Pumpkin butter is epic.

Pumpkin butter deserves as much space in the freezer as it needs.  It is totally worth it.  If you’ve made pumpkin butter before, I’m probably preaching to the choir, but if you haven’t ….  you need to go get a pumpkin.  It’s like pumpkin pie in a jar.  I usually use it instead of plain pumpkin puree to make pumpkin pie, pumpkin bread, pumpkin muffins, and pumpkin lattes that are about a million times better than anything from Starbucks. (Did you know that most “pumpkin spice lattes” are just lattes with nutmeg and cinnamon? There’s really no pumpkin involved in most of them.  Try something like this instead.)queensland blue pumpkinMaking this made me really think about how ridiculous it is to measure out  specific amounts of ingredients for recipes since no two vegetables taste exactly the same.  With the wide range of varieties available from seed catalogues and at farmers markets, it makes so much more sense to learn the general method for a recipe, taste it as you go and adjust accordingly.   Last fall, I made pumpkin butter with sugar pie pumpkins and it took about four times as long to reduce down to the correct thickness and had a stringy, mushy texture that needed a lot of pureeing and reducing.   Not only did this year’s batch cook much faster since the flesh of this variety is very firm and dry, but the pumpkins also had so much flavor on their own that I really didn’t need to do much of anything to get the rich, luscious pumpkin taste that the finished product should have.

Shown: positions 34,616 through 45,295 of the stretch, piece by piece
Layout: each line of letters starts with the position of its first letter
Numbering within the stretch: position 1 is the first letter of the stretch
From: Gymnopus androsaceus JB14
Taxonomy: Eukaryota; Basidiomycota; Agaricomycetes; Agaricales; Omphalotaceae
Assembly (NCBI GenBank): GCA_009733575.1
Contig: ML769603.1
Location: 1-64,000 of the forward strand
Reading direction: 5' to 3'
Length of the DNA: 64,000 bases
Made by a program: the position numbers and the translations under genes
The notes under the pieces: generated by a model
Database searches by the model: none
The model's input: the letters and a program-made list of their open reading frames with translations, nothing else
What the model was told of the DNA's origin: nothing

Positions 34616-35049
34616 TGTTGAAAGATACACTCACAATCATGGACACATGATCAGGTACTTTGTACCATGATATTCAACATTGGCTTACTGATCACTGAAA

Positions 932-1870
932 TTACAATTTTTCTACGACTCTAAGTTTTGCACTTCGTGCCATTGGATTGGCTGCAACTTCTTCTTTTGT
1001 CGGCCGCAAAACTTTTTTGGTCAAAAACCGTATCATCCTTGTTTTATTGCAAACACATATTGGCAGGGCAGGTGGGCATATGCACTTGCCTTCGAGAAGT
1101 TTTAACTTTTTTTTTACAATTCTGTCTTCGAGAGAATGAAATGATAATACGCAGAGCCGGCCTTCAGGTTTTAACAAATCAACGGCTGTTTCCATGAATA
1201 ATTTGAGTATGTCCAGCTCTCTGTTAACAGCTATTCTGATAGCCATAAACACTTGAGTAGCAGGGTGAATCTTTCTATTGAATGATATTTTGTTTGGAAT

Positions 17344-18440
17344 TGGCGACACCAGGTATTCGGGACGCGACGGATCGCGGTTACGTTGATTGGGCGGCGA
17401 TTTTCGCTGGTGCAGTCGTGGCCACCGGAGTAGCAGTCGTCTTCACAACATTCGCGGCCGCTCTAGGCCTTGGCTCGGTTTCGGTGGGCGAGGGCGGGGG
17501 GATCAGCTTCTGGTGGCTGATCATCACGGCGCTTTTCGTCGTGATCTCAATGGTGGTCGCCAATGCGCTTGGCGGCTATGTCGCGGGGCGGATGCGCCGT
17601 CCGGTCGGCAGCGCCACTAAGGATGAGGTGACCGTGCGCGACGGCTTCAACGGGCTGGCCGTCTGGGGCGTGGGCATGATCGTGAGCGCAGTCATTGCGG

My favorite winter squash varieties have very firm, dry flesh that is dark yellow or orange, very flavorful and great for both savory and sweet recipes.  Buttercup, kabocha, jarradhale, and queensland blue are my current standbys, but if you look at winter squash section of the Baker Creek Seed catalogue, you’ll see there are about another ninety varieties and by no means have I tried them all. pumpkin butterHere’s the deal:  this is an easy recipe because it’s just going in the freezer.  You might find some pumpkin butter recipes in older cookbooks that say it’s safe for water bath canning, but it’s a lies.  I guess the USDA used to say it was okay but changed their minds.  The current guidelines say that pumpkin butter isn’t safe for water bath canning OR pressure canning.   (Did you really catch that if you’re skimming this?)

PUMPKIN BUTTER IS NEVER SAFE FOR CANNING. NOT IN A WATER BATH AND NOT IN A PRESSURE CANNER EITHER.

As much as I love to question authority, I’m not a scientist so I’m just going to follow the rules.  Marisa from Food In Jars has a thorough explanation over on her website here.  If you don’t have a freezer and are desperate for something that can go in a jar, SB Canning has a recipe for faux pumpkin butter that’s safe for water bath canning.